Study protocol: responding to the needs of patients with IgA nephropathy, a social media approach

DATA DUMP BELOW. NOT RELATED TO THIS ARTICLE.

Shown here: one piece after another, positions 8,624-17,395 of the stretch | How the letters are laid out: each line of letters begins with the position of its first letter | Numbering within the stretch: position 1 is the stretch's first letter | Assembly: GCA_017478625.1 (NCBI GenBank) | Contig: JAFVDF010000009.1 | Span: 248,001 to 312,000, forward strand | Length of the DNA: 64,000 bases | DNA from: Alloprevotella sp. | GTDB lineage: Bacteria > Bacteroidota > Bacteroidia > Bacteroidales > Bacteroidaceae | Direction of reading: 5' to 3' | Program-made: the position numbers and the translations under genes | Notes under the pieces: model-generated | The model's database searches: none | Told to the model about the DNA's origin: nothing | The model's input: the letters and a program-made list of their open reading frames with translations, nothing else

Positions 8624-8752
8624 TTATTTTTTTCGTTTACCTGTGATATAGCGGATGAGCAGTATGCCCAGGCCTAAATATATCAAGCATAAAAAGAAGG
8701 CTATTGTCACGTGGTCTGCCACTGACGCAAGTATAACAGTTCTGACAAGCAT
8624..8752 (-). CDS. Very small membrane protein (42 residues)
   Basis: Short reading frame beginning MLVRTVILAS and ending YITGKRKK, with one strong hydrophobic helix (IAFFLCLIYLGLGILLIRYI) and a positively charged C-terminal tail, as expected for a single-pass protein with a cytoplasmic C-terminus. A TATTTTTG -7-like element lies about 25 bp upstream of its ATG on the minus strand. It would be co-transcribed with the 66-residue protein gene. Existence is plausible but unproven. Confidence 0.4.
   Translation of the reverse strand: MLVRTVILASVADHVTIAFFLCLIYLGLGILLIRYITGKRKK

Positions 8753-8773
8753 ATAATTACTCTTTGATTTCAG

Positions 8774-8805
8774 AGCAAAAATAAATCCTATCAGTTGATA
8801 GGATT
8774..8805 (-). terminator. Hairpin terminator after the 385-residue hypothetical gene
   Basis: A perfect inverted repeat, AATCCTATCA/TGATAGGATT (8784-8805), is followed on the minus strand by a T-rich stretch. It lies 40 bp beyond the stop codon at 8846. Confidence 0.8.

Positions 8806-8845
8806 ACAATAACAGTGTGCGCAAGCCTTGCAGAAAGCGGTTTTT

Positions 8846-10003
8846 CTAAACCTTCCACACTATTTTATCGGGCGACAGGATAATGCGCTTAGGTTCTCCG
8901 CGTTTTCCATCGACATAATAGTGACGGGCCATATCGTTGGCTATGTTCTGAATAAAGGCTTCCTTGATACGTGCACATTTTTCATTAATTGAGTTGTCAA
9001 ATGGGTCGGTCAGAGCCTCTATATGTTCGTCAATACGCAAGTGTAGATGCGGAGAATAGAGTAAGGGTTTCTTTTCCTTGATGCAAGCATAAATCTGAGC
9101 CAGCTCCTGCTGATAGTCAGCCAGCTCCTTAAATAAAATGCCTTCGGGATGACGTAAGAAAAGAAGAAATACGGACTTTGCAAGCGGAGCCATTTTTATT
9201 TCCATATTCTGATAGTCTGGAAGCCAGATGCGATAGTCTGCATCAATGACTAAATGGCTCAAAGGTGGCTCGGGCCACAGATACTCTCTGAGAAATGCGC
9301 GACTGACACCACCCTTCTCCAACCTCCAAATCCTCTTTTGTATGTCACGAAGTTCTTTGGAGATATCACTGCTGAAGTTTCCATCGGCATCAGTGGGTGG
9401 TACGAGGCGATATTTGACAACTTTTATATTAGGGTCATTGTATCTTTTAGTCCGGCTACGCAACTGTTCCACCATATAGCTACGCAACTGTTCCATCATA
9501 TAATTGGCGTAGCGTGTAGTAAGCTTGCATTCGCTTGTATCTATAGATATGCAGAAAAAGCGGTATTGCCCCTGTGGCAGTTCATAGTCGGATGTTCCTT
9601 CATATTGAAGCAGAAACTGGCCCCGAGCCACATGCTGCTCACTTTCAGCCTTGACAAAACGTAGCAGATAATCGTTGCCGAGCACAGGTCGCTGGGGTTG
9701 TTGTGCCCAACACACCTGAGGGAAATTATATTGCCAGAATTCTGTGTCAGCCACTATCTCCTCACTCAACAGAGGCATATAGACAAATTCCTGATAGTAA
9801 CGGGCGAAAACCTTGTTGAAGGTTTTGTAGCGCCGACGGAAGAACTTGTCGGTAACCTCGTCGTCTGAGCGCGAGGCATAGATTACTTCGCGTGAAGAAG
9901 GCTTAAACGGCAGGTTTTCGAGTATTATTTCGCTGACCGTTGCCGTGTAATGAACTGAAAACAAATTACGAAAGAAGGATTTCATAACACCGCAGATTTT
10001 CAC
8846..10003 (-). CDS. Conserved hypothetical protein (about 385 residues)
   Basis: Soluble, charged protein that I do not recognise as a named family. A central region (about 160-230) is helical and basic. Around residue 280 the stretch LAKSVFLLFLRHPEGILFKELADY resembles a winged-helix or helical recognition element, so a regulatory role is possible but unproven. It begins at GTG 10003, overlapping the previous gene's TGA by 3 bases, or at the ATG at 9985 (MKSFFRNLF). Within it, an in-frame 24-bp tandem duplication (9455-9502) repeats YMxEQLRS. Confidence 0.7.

Study protocol: responding to the needs of patients with IgA nephropathy, a social media approach Background: IgA nephropathy is the most common cause of glomerulonephritis in the Western world and predominantly affects young adults. Demographically these patients are the biggest users of social media. With increasing numbers of patients turning to social media to seek information and support in dealing with their disease, analysis of social media streams is an attractive modern strategy for understanding and responding to unmet patient need. Methods: To identify unmet patient need in this population, a framework analysis will be undertaken of prospectively acquired social media posts from patients with IgA nephropathy, acquired from a range of different social media platforms. In collaboration with patients and members of the clinical multidisciplinary team, resources will be created to bridge gaps in patient knowledge and education identified through social media analysis and returned to patients via social media channels and bespoke websites. Analysis of the impact of these resources will be undertaken with further social media analysis, surveys and focus groups. Conclusions: Patients with chronic diseases are increasingly using social networking channels to connect with others with similar diseases and to search for information to help them understand their condition. This project is a 21st century digital solution to understanding patient need and developing resources in partnership with patients, and has wide applicability as a future model for understanding patient needs in a variety of conditions. Key words: IgA nephropathy, patient need, social media Received: August 29, 2017. Editorial decision: October 4, 2017 V C The Author 2017. Published by Oxford University Press on behalf of ERA-EDTA. This is an Open Access article distributed under the terms of the Creative Commons Attribution Non-Commercial License (http://creativecommons.org/ licenses/by-nc/4.0/), which permits non-commercial re-use, distribution, and reproduction in any medium, provided the original work is properly cited. For commercial re-use, please contact journals.permissions@oup.com Downloaded from https://academic.oup.com/ckj/article-abstract/11/4/474/4654835 by Ed 'DeepDyve' Gillespie user on 07 August 2018 Using social media to identify unmet patient need | 475 Introduction Inial invesgator-led paent collaborator focus group Pre-study meeng to inform themac framework analysis planning We are living in a digital age. The growth of the Internet and the advent of social media has revolutionized healthcare by provid- ing new communication channels, allowing patients access to Themac analysis of Themac analysis of Phase 1 support and health-related information [1, 2]. It has changed Facebook data Twier & Instagram data the way patients are able to search and exchange health-related information in new and diverse ways [3]. Online health com- Paent & MDT collaborator meeng to review analysis munities existed before social media as message boards, discus- of phase 1 & plan resources to be development sion forums, websites and interactive blogs that were ‘governed’ by individuals, traditionally termed ‘webmasters’ [4]. Development of websites and resources in response Large-scale, public, social networking sites deviate from this to the analysis undertaken in phase one model as interactions occur between users, rather than Phase 2 through/via a ‘webmaster’. These sites attract more patients Paent and MDT collaborator meeng to review and and produce vast amounts of peer-to-peer interactions, with refine resources before publicaon on websites and unprecedented potential to extract novel information to study distribuon through social media channels content at scale [5]. ‘Social media’ is a term that refers to content that is driven Publicaon of resources on websites and distribuon through social media channels by users and shared on social networking platforms. The ‘media’ may exist in different forms across a wide range of plat- Assessment of impact of resources, through website forms. Different social network sites exist to support the shar- usage stascs, analysis of interacon with social Phase 3 ing of different kinds of media, for example, blogging (e.g. media posts and across social media plaorms Medium), microblogging (e.g. Twitter), video sharing (e.g. Fig. 1. Study protocol timeline. MDT, multidisciplinary team. YouTube), photos or pictures (e.g. Instagram), or online com- munities, which host most kinds of media (e.g. Facebook or Google Communities). These sites facilitate interactions patient need on quality of life, satisfaction and experience between individuals, with users able to choose whether their has not been well studied. accounts and posts remain private or public. Studies suggest IgA nephropathy (IgAN) is a rare disease, but is the most that 70% of Internet users use at least one form of social media common cause of glomerulonephritis in the UK and the [6], and each social media platform may play a unique and dif- Western world. IgAN tends to affect younger patients, who are fering role in engaging patients [7–9]. The volume, diversity and more likely to be active on social media than older patients. The interrelated nature of information that passes through social nature of the questions patients pose, related to IgAN, are not media channels make them rich data resources and medical known and the possibility of systematically analysing freely professionals are already starting to explore the nature of available social media posts to organically understand unmet patient interactions on these sites [10]. patient needs is an attractive prospect. There are currently no specific treatments shown to be effective for all patients with Social media, an outlet to exchange information IgAN and patients lack access to information to manage their The numbers of patients with long-term health conditions is condition. This project was developed from preliminary work increasing. Over 15 million people have a long-term health con- which identified that large numbers of younger patients with dition in the UK and the Department of Health has identified IgAN use social networking sites to try to find information about the need to provide better access to information for patients their condition, to search for fellow patients and resources, and and improve communication with patients using technology to look for clinical trials they may be able to join. [11]. Traditionally, patients with chronic illness obtain informa- The objectives of this project are: tion relating to their condition from healthcare providers, who (i) To identify the unmet needs of patients with IgAN through often focus on the clinical impact of disease and may ignore the analysing data from social media platforms (Twitter, effects on daily life or emotional well-being [12]. The rise of Instagram and Facebook). social media has allowed patients to exchange health-related (ii) To develop resources to meet the information needs of information [1, 2], which satisfies their information needs [9]. patients and disseminate these to patients through social Patients may seek information for any number of reasons, media channels and website hosting. including to: prepare for or decide upon treatment; manage (iii) To assess the effectiveness of resources developed in symptoms; understand potential adverse effects; reduce uncer- meeting the information gaps for people with IgAN. tainty; and fill knowledge gaps [13–15]. In addition, patients (iv) To explore and understand how social media can be used draw from enactive mastery experience (positive feedback as a as a communication tool to improve patient experience, result of posting), vicarious experience (other patients stories) understanding of disease, networking and peer support. and social persuasion (positive feedback, conversations), which contributes to an increase in self-efficacy [9]. Web- based resources and responsive interventions have had little Materials and methods clinical impact on outcomes for patients. Indeed studies This research study is a qualitative data mining exercise to in chronic back pain and in cancer survivors show that web- identify and respond to information gaps using publicly avail- based interventions have variable impact on ‘medical’ or able social media. The project will be divided into three phases ‘clinical’ outcomes [16, 17]. The impact of bespoke web-based resources created directly in response to identified, unmet (Figure 1). Downloaded from https://academic.oup.com/ckj/article-abstract/11/4/474/4654835 by Ed 'DeepDyve' Gillespie user on 07 August 2018 476 | M.P.M. Graham-Brown et al. additionally will have patient blogging and message board Phase 1: Understanding the information needs of people capabilities. with IgAN This phase will focus on understanding the information needs The two-way nature of social media means that the resour- of patients with IgAN. Social media data will be or has been col- ces we create can be distributed back to patients through the same social media channels. The speed with which information lected in the following ways: can be disseminated, the potential reach and the low-cost of (i) Data scraping and analysis from Facebook groups. We have utilizing social media channels make them attractive platforms been granted permission to access and anonymously to properly engage and work with patients. scrape data from two closed IgAN patient support groups Whilst we anticipate creating many of the materials our- on Facebook by the group gatekeepers. These groups have selves, we anticipate that during our Phase 1 analysis we will a combined membership of over 9000 patients and focus discover certain web-based patient resources that are already on offering peer–peer support for people with IgAN. Posts being shared and used by patients. These will be reviewed by will be manually screened for content and anonymized the multidisciplinary team during the initial planning meeting before analysis. in Phase 2 and if appropriate, high-quality, reputable patient- (ii) Interrogation of publicly available data from Twitter and focused resources already exist that answer an information gap Instagram. Over the last 20 months we have been working that we identify, we will sign-post patients to these, and co- with the healthcare technology company DataTellsLife . host the information on the websites if possible, rather than V R Using predefined search terms and DataTellsLife search- duplicating the information. By taking this approach, we hope ing algorithms, we have identified over 3500 discrete social to reduce ‘silo-working’ and draw together like-minded groups media posts from patients with IgAN on Twitter and working for patients with IgAN in a collaborative way, develop- Instagram. Anonymized posts will be manually screened ing a more inclusive IgAN social network. This will include pro- for content before analysis. moting national research initiatives, such as RenalRadar, and patient support organizations such as the Kidney Care UK and Social media data will be analysed using a framework the- the National Kidney Federation. matic analysis approach. This will expose, describe and map It is crucial to the success of this project that resources are conceptual findings from social media posts [18]. The frame- created in partnership with all stakeholders. These will include work analysis will be informed by a patient involvement exer- patients, clinicians, nursing staff, academic staff, physiothera- cise that will take place prior to study commencement pists, occupational therapists and dieticians. We will hold two (Appendix 1). Framework analysis provides a systematic further focus group meetings with these multidisciplinary team approach to organize findings based on key themes and issues members to review, critique and edit the resources we create [19] and is acknowledged to be a suitable analysis technique for before they are published. cross-sectional, descriptive data. It will enable us to highlight It is also important that we coordinate a social media different aspects of the phenomena examined [20] and to draw response to support the dissemination of these resources. To meaningful themes from collected data whilst maintaining adequately respond to patients through social media channels, accuracy on behalf of patient views [21]. we will need to develop an active presence on social networking The extensive qualitative data source will be managed using sites. These will include Twitter, Facebook, Instagram, YouTube specific software (Tableau, standard package 2017, London, UK) and Google Communities. For each of these we will use the and bespoke digital tools developed at the University of Salford. V R hashtag #IgAPatient to tag each message we send and encour- The DataTellsLife real-time social media data organizing and age all who engage with the groups to do the same to gain an analysis platform will support Twitter and Instagram data man- idea of the impact of our messages and reach and to develop a agement and analysis. social marketing campaign. Setting up social media profiles is straightforward; however, engaging in the community will take Phase 2: Development of website, resources and social time. This will be a key part of the process, however, as infor- media channels mation shared contributes to sustained engagement [9]. The second phase of the project will focus on the development of resources to address information gaps identified during Phase 3: Assessing impact Phase 1. An investigator and collaborator meeting involving We will undertake an evaluation to assess the impact of the patients, clinicians, nurses, academic staff, dieticians, physio- resources developed on patient experience and learning. This therapists and occupational therapists will be convened to dis- will be achieved through website usage analytics and through cuss the findings of the Phase 1 analysis. In conjunction with analysis of the online interaction with the resources we create, these individuals, a plan will be agreed for how best to produce either through feedback from the websites or from interaction resources to respond to the unmet needs of patients with IgAN. with social media posts. A range of multimedia information will be created, including podcasts, videos, infographics and written materials. This infor- General online activity, use and evaluation. Web analytics will be mation will be co-hosted on two purpose-built websites: used to analyse performance and visitors’ interaction with the V R (i) A dedicated interactive ‘MediSoci ’ platform constructed in site. Google Analytics will be used to undertake analysis of the R R V V partnership with ‘DataTellsLife ’. The MediSoci platform traditional Wordpress website as previously described [22]. The is a novel, hybrid, social media platform that integrates the MediSoci platform that will be developed in conjunction with functionality of a hosting website with the ever-changing DataTellsLife has in-built, real-time usage analytics that we V R conversations that occur through social media. will use to assess interaction with the MediSoci platform. We (ii) A traditional, multifunction Wordpress website designed in will also undertake a further social media analysis using the collaboration with patients, which will host materials, but hashtracking service Symplur to assess the performance of the Downloaded from https://academic.oup.com/ckj/article-abstract/11/4/474/4654835 by Ed 'DeepDyve' Gillespie user on 07 August 2018 Using social media to identify unmet patient need | 477 hashtag #IgAPatient and for further qualitative analysis of social mainstream platforms have been chosen (Twitter, Instagram and Facebook). media posts that have used the #IgAPatient hashtag. Observation of interaction with social media posts. Throughout the Discussion study period the research team will observe patient engage- ment with resources, reported knowledge gaps and patient Patients with chronic diseases are increasingly using social net- working channels to connect with others and to search for experiences to offer a deeper understanding and explanation of information to help them understand their condition. This proj- the role of social media in satisfying patients information need ect is a 21st century digital solution to understanding patient and maximizing engagement with resources. Collection and need and developing resources in partnership with patients and qualitative analysis of this data will offer more granular detail about the patient experience and complement the data representatives of the multidisciplinary team. Whilst this study will be looking at patients with IgAN, we envisage that the find- obtained about general online activity and website, and ings will influence the design of similar studies for other resource usage. conditions. This project is truly patient-centred as we are reaching out Ethical considerations through freely accessible social networking channels to patients This project received ethical approval from the University of and looking at the questions they are asking and the discus- Salford. A number of publications that focused on the ethical sions they are having. This method differs from the traditional issues associated with big data and data mining from social model as social media channels exist outside and independent media were consulted to inform the safety and ethics of this of traditional clinical environments. Moreover, not only will we study [23, 24]. be reaching out to patients to discover the questions they would like answers to, but we will be responding through the same Zero patient–clinician interaction. We anticipate being asked medi- channels directly to them. If the model is shown to be success- cal and healthcare-related questions. Whilst it is imperative ful it can be used as the paradigm for modern/electronic, that we interact and engage with patients through social media two-way communication between patients, clinicians and channels to build a network, we will not offer any specific or researchers. The success of this project would lead to direct personal medical/other advice through these channels. Patients benefits for patients and contribute to our understanding of the seeking specific advice will be advised to contact local health- personal needs of individuals. care teams for any health or information concerns. It will be clear on all social media profiles we create and the websites we Authors’ contributions build that specific medical information or second opinions will not be given. T.O. is an NIHR Clinical Lecturer. M.P.M.G.-B. is a doctoral research fellow at the national centre for sport and exercise Zero privacy. All social media posts from Twitter and Instagram medicine, Loughborough University. J.B. has a research agree- V R V R in conjunction with DataTellsLife are publicly posted, but will ment with L.Y.J.C. (CEO of DataTellsLife ) to analyse social still be anonymized before analysis. Where it is freely available, media data with their technology, with additional support to information about the demographics and locations of users launch an educational program for patients with IgAN on their who have posted have been collected if these are linked to the MediSoci platform. post in the public domain, but they have not been sought when not made available by the individual users. Funding Data ‘scraped’ from Facebook will be anonymized before analysis. The gatekeepers of both Facebook groups have agreed This study is an independent research funded by a Kidney that members of the research team can join the groups and Research UK John Feehally Stoneygate Research Award interact with patients to evaluate the impact of the resources (grant number: JFS_IN_006_20160916). we create. These interactions and the data acquired will be anonymous. Conflict of interest statement Importantly, no identifiers such us e-mail, usernames, IP addresses, pseudonyms, localization of networks or direct quo- None declared. tations that may be attributable via search engines will be included in any material made available to public. References Zero consent . Individual consent is not required for the analysis 1. Atkinson RD, Castro D. Digital Quality of Life: Understanding the of social media posts as we are only undertaking analysis of Personal and Social Benefits of the Information Technology material available in the public domain, or to which we have Revolution 2008; https://papers.ssrn.com/sol3/papers.cfm? been granted specific access. Access to Facebook data is as abstract_id=1278185 (18 October 2017, date last accessed) agreed with the gatekeepers of these groups, and an agreed pro- 2. Van De Belt TH, Engelen LJ, Berben SA et al. Definition of tocol that indicates how this data will be used will be signed Health 2.0 and Medicine 2.0: a systematic review. J Med with and by the gatekeepers of the closed Facebook groups. Internet Res 2010; 12: e18 3. Hawn C. Take two aspirin and tweet me in the morning: how Zero representativeness of findings. The representativeness of find- Twitter, Facebook, and other social media are reshaping ings is a widespread issue around big data due to the fact that health care. Health Aff 2009; 28: 361–368 each platform is used by only a segment of the population. In 4. Bender JL, Jimenez-Marroquin MC, Ferris LE et al. Online order to capture the experiences of a diverse user segment, the communities for breast cancer survivors: a review and Downloaded from https://academic.oup.com/ckj/article-abstract/11/4/474/4654835 by Ed 'DeepDyve' Gillespie user on 07 August 2018 478 | M.P.M. Graham-Brown et al. online communities connecting patients and health profes- analysis of their characteristics and levels of use. Supp Care Cancer 2013; 21: 1253–1263 sionals. Patient Educ Couns 2014; 95: 265–270 5. Zhang S, O’Carroll Bantum E, Owen J et al. Online cancer 15. Griffiths F, Cave J, Boardman F et al. Social networks—the communities as informatics intervention for social support: future for health care delivery. Soc Sci Med 2012; 75: 2233–2241 conceptualization, characterization, and impact. J Am Med 16. Garg S, Garg D, Turin TC et al. Web-based interventions for Inform Assoc 2017; 24: 451–459 chronic back pain: a systematic review. J Med Internet Res 6. Duggan M, Brenner J. The Demographics of Social Media Users, 2016; 18: e139 2012. Washington, DC: Pew Research Center’s Internet & 17. Kuijpers W, Groen WG, Aaronson NK et al. A systematic American Life Project, 2013 review of web-based interventions for patient empower- 7. Scanfeld D, Scanfeld V, Larson EL. Dissemination of health ment and physical activity in chronic diseases: relevance for information through social networks: Twitter and antibiot- cancer survivors. J Med Internet Res 2013; 15: e37 ics. Am J Infect Control 2010; 38: 182–188 18. Miles MB, Huberman AM, Saldana J. Qualitative Data Analysis. 8. Guidry JP, Jin Y, Orr CA et al. Ebola on Instagram and Twitter: California: Sage, 2013 how health organizations address the health crisis in their 19. Tesch R. Qualitative Research: Analysis Types and Software. social media engagement. Public Relat Rev 2017; 43: 477–486 London, UK: Routledge, 2013 9. Vasilica CM. Impact of using social media to increase patient 20. Ritchie J, Lewis J, Nicholls CM et al. Qualitative Research information provision, networking and communication. Practice: A Guide For Social Science Students and Researchers. The Institution name is the School of Nursing and California: Sage, 2013 Midwifery, University of Salford. Thesis. 2015 21. Braun V, Clarke V. Using thematic analysis in psychology. 10. Pemmaraju N, Utengen A, Gupta V et al. Social media and Qual Res Psychol 2006; 3: 77–101 myeloproliferative neoplasms (MPN): analysis of advanced 22. Light B, Ormandy P. Digital and Social Media: Impacts and metrics from the first year of a new Twitter community: # Potentials for Cervical Screening Awareness. University of MPNSM. Curr Hematol Malig Rep 2016; 11: 456–461 Salford, 2013; http://usir.salford.ac.uk/30646/ (18 October 11. Department of Health. The Mandate: A Mandate from the 2017, date last accessed) Government to the NHS Commissioning Board: April 2013 to 23. Markham A, Buchanan E. Ethical Decision-Making and Internet March 2015. London: Department of Health, 2012 Research: Recommendations from the Aoir Ethics Working 12. Hartzler A, Pratt W. Managing the personal side of health: Committee, Version 2.0. http://aoir.org/reports/ethics2.pdf. how patient expertise differs from the expertise of clini- 2012 (17 October 2017, date last accessed) cians. J Med Internet Res 2011; 13: e62 24. Beninger K, Fry A, Jago N et al. Research using social media; 13. Schneider A, Von Krogh G, Ja ¨ Ger P. ‘What’s coming next?’ users’ views. NatCen Social Research 2014: 1–40; http://www. Epistemic curiosity and lurking behavior in online commun- natcen.ac.uk/media/282288/p0639-research-using-social- ities. Comput Hum Behav 2013; 29: 293–303 media-report-final-190214.pdf (18 October 2017, date last 14. Vennik FD, Adams SA, Faber MJ et al. Expert and experiential knowledge in the same place: Patients’ experiences with accessed) Downloaded from https://academic.oup.com/ckj/article-abstract/11/4/474/4654835 by Ed 'DeepDyve' Gillespie user on 07 August 2018 http://www.deepdyve.com/assets/images/DeepDyve-Logo-lg.png Clinical Kidney Journal Oxford University Press